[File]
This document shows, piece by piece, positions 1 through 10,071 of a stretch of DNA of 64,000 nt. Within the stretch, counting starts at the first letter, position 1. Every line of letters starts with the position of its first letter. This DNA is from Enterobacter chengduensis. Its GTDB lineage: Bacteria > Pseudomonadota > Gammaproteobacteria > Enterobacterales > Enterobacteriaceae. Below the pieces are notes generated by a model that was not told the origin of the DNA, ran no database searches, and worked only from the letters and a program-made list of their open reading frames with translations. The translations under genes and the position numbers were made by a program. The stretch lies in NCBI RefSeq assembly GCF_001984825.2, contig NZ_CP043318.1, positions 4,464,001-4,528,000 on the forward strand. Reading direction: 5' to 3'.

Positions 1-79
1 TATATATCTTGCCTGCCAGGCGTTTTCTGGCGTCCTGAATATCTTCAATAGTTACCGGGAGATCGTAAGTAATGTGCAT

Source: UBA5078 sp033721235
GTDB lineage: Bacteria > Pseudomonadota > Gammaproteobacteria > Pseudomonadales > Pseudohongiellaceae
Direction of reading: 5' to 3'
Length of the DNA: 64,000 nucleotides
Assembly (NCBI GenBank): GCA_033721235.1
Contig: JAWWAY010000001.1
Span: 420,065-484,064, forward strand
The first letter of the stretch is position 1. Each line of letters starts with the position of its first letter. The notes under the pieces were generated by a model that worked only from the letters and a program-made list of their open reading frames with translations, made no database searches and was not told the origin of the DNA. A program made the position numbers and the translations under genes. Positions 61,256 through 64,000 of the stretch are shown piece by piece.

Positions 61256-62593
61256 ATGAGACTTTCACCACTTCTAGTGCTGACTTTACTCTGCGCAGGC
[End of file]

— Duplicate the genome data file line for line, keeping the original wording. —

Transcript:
This document shows, piece by piece, positions 1 through 10,071 of a stretch of DNA of 64,000 nt. Within the stretch, counting starts at the first letter, position 1. Every line of letters starts with the position of its first letter. This DNA is from Enterobacter chengduensis. Its GTDB lineage: Bacteria > Pseudomonadota > Gammaproteobacteria > Enterobacterales > Enterobacteriaceae. Below the pieces are notes generated by a model that was not told the origin of the DNA, ran no database searches, and worked only from the letters and a program-made list of their open reading frames with translations. The translations under genes and the position numbers were made by a program. The stretch lies in NCBI RefSeq assembly GCF_001984825.2, contig NZ_CP043318.1, positions 4,464,001-4,528,000 on the forward strand. Reading direction: 5' to 3'.

Positions 1-79
1 TATATATCTTGCCTGCCAGGCGTTTTCTGGCGTCCTGAATATCTTCAATAGTTACCGGGAGATCGTAAGTAATGTGCAT

Source: UBA5078 sp033721235
GTDB lineage: Bacteria > Pseudomonadota > Gammaproteobacteria > Pseudomonadales > Pseudohongiellaceae
Direction of reading: 5' to 3'
Length of the DNA: 64,000 nucleotides
Assembly (NCBI GenBank): GCA_033721235.1
Contig: JAWWAY010000001.1
Span: 420,065-484,064, forward strand
The first letter of the stretch is position 1. Each line of letters starts with the position of its first letter. The notes under the pieces were generated by a model that worked only from the letters and a program-made list of their open reading frames with translations, made no database searches and was not told the origin of the DNA. A program made the position numbers and the translations under genes. Positions 61,256 through 64,000 of the stretch are shown piece by piece.

Positions 61256-62593
61256 ATGAGACTTTCACCACTTCTAGTGCTGACTTTACTCTGCGCAGGC